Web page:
Moosehead Lake, Maine After Nature -


Wittgenstein At The Doctor Existential Comics -


WHAT FANDOMS CAN TEACH US ABOUT THE VALUE OF PLOT HOLES AND THE BADNESS OF BAD ARTISTS What follows is a guest post by James Harold, Professor of Philosophy at Mount Holyoke College. Parts of this blog post draw from his article “The Value of Fictional Worlds (or, Why The Lord of the Rings is Worth Reading).” Critics and fans approach certain works (like The Lord of the Rings or Star Wars) very differently. The critics evaluate these works on their own merits, considered as art objects in their own right, while fans consider in... Aesthetics for Birds -


The Hole Argument [Revised entry by John D. Norton on May 17, 2019. Changes to: Main text, Bibliography] What is space? What is time? Do they exist independently of the things and processes in them? Or is their existence parasitic on these things and processes? Are they like a canvas onto which an artist paints; they exist whether or not the artist paints on them? Or are they akin to parenthood; there is no parenthood until there are... Stanford Encyclopedia of Philosophy -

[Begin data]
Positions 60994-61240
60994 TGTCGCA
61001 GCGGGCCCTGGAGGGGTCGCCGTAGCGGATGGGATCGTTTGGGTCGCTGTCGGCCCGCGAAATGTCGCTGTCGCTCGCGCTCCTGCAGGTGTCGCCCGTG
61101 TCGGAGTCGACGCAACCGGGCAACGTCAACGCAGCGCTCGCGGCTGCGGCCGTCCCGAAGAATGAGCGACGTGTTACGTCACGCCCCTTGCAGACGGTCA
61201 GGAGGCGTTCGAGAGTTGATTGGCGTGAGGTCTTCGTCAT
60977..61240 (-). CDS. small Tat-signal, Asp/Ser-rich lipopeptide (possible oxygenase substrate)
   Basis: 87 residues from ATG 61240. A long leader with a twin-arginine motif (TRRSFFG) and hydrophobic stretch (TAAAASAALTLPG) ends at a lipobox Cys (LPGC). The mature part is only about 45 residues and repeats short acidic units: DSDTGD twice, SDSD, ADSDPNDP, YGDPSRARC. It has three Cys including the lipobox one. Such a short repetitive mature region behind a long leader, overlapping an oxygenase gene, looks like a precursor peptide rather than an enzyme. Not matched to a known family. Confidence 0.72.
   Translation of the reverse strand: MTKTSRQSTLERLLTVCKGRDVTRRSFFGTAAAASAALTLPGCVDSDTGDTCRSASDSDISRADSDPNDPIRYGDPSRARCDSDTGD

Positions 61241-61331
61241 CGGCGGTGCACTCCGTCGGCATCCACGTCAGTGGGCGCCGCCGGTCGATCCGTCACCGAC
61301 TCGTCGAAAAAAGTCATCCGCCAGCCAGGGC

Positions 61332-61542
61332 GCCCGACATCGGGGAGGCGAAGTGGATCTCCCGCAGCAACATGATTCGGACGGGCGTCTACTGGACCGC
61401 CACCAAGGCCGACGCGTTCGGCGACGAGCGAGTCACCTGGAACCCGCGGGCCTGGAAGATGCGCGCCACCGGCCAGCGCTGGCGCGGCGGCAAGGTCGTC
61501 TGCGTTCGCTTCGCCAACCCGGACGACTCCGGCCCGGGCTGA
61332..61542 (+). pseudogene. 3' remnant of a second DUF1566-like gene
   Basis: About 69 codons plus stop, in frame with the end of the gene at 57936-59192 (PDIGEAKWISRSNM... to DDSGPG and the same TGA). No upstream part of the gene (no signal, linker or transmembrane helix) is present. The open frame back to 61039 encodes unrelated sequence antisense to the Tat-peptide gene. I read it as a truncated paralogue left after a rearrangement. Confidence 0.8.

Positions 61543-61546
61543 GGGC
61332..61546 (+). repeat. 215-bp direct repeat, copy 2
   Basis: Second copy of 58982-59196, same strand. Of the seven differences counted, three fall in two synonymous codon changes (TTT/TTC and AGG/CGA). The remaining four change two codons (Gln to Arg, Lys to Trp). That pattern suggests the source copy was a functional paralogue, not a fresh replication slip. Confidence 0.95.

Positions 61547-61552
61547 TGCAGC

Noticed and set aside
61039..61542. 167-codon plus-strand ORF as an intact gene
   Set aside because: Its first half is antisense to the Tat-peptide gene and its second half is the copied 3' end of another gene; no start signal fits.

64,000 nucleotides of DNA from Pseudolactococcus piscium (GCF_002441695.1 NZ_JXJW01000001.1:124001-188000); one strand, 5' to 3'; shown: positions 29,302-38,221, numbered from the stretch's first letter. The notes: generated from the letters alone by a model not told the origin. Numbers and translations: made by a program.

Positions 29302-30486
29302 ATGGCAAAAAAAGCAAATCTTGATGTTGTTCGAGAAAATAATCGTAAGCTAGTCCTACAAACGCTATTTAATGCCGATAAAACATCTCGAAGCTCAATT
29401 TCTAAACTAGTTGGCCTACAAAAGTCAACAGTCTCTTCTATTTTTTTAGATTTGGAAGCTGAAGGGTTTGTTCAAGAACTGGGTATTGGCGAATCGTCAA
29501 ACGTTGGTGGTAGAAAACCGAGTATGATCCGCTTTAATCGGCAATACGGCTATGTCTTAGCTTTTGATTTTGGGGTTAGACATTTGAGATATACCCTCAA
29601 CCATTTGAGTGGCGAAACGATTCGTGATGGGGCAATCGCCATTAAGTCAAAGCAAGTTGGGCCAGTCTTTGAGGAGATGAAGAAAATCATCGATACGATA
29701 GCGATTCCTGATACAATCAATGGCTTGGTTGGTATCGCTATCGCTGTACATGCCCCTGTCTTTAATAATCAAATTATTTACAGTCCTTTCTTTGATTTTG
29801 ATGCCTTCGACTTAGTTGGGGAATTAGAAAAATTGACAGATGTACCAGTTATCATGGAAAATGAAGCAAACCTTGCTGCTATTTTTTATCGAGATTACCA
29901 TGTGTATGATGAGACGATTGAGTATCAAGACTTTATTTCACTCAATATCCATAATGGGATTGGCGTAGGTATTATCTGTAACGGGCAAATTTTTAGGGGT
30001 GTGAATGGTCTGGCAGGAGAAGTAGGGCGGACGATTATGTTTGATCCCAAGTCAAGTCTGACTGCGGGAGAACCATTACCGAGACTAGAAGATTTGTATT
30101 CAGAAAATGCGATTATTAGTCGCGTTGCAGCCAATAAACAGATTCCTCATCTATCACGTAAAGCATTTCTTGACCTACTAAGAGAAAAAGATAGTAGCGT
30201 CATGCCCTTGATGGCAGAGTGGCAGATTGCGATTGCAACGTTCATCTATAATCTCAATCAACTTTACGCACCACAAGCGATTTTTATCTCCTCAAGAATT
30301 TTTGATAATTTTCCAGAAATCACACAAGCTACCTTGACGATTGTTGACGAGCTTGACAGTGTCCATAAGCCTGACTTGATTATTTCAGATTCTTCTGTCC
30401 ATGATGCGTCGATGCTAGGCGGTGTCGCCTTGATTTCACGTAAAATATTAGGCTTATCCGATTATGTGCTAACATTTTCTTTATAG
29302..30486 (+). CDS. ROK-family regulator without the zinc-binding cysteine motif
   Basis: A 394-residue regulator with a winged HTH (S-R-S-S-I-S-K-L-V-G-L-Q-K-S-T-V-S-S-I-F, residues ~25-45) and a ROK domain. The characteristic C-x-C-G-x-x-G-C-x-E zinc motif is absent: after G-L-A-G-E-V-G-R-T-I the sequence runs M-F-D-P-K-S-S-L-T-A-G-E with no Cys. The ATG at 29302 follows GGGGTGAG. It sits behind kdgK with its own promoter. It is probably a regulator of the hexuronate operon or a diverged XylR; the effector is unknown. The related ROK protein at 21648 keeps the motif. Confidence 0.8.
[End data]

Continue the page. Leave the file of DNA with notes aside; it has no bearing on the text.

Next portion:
Elena Ferrante: A Power of Our Own Power is a story told by women. For centuries, men have colonized storytelling. That era is over. The Stone -